Before making any attempt to import any product, it is also important to be aware of the nature of different commodities which can be allowed in Singapore.
Some products may be totally prohibited while others are controlled.
I had mentioned this earlier, you remember?
Also, it is necessary to know how to identify the product safety requirement.
By importing such products, you may end up wasting your money.
And, I don’t want you to learn through the hard way.
a) The prohibited goods
The prohibited goods are those goods not required completely into the country, hence not allowed for import.
List of controlled and prohibited goods for import in Singapore
They include: chewing gums except for approved chewing gums for medicinal purposes, cigarette lighters which are pistol or revolver shaped, fire crackers, any element of rhinoceros horns, endangered species of wild life and their product, some telecommunication equipments highlighted as prohibited, chewing tobacco and tobacco products, treasonable and seditious products, any nicotine element, nasals and oral stuffs ,reproduced copyright materials , drugs falling under 4th Schedule of Misuse of Drugs Regulation of Singapore identified as prohibited among others.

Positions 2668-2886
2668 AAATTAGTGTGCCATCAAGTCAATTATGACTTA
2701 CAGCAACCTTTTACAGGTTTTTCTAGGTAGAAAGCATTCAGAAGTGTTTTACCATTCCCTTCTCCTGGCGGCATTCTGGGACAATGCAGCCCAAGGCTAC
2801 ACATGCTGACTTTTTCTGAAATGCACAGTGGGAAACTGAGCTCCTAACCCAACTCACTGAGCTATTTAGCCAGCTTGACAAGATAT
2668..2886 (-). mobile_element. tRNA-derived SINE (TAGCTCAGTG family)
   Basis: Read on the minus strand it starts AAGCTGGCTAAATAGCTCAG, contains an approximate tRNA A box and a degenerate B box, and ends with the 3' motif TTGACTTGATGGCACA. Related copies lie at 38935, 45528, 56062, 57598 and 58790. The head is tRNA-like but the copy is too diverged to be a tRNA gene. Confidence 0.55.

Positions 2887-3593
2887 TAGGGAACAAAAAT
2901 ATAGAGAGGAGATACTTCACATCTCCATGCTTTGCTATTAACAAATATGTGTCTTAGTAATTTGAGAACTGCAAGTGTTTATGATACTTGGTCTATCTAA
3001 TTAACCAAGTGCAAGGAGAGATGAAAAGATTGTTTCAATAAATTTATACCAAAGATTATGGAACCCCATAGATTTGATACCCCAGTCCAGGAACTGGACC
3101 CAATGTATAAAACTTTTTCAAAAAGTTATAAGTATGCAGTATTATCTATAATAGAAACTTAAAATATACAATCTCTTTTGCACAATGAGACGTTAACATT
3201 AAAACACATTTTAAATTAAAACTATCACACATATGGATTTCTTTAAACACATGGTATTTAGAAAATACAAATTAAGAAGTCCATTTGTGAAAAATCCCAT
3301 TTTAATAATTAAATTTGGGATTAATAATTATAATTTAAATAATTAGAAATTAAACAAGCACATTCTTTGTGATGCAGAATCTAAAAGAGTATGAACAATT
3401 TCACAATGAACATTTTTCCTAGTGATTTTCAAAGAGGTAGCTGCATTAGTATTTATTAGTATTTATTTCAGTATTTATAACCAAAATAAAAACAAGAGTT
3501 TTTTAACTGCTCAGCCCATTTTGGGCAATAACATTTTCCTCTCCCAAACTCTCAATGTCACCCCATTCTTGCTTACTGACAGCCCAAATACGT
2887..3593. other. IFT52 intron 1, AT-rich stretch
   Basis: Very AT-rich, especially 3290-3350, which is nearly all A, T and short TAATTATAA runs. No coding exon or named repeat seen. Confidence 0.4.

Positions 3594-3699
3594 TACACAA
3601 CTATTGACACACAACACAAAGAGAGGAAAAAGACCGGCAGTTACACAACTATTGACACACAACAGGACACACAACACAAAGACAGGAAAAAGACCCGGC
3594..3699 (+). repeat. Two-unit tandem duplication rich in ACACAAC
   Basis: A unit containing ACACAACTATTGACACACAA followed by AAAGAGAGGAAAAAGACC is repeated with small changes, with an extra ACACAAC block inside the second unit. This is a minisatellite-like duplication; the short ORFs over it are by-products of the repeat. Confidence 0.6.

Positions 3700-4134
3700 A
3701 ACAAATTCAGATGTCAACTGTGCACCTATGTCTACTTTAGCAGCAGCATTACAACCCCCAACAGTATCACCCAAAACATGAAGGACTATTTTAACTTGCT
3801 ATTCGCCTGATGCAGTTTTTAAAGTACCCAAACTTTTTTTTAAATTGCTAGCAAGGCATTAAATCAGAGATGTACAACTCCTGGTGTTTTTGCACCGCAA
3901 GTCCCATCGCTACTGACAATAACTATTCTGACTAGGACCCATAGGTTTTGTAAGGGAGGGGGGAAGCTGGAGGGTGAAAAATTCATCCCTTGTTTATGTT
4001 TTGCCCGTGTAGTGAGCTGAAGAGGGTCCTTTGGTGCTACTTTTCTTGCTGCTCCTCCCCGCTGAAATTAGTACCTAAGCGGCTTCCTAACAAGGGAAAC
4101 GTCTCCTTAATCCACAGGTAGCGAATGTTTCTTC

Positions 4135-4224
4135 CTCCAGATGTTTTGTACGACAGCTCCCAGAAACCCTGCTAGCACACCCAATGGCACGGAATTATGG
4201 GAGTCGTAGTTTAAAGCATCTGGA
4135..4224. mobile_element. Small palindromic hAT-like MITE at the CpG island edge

b) Controlled goods
Controlled goods are those commodities which require the attention of the competent authorities before being shipped into the country.
They therefore need a license or certificate before an approval is made for them to be imported into the country.
Some of the goods include: Animals, birds and products thereof, Articles of asbestos, Amusement machines, coin or disc-operated, including pin-tables, shooting galleries & cinematograph machines, Articles of clothing intended as protection against attack, including bullet-proof vests, Cartridges/cassettes/audio compact diskettes – pre-recorded, Batteries (primary), alkaline, zinc-carbon and mercury oxide, Some chemicals unless approved by the competent authority, Chlorofluorocarbons, fuel, minerals, Fishes and fishery products, Flammable materials, Irradiating apparatus, Human pathogens among others.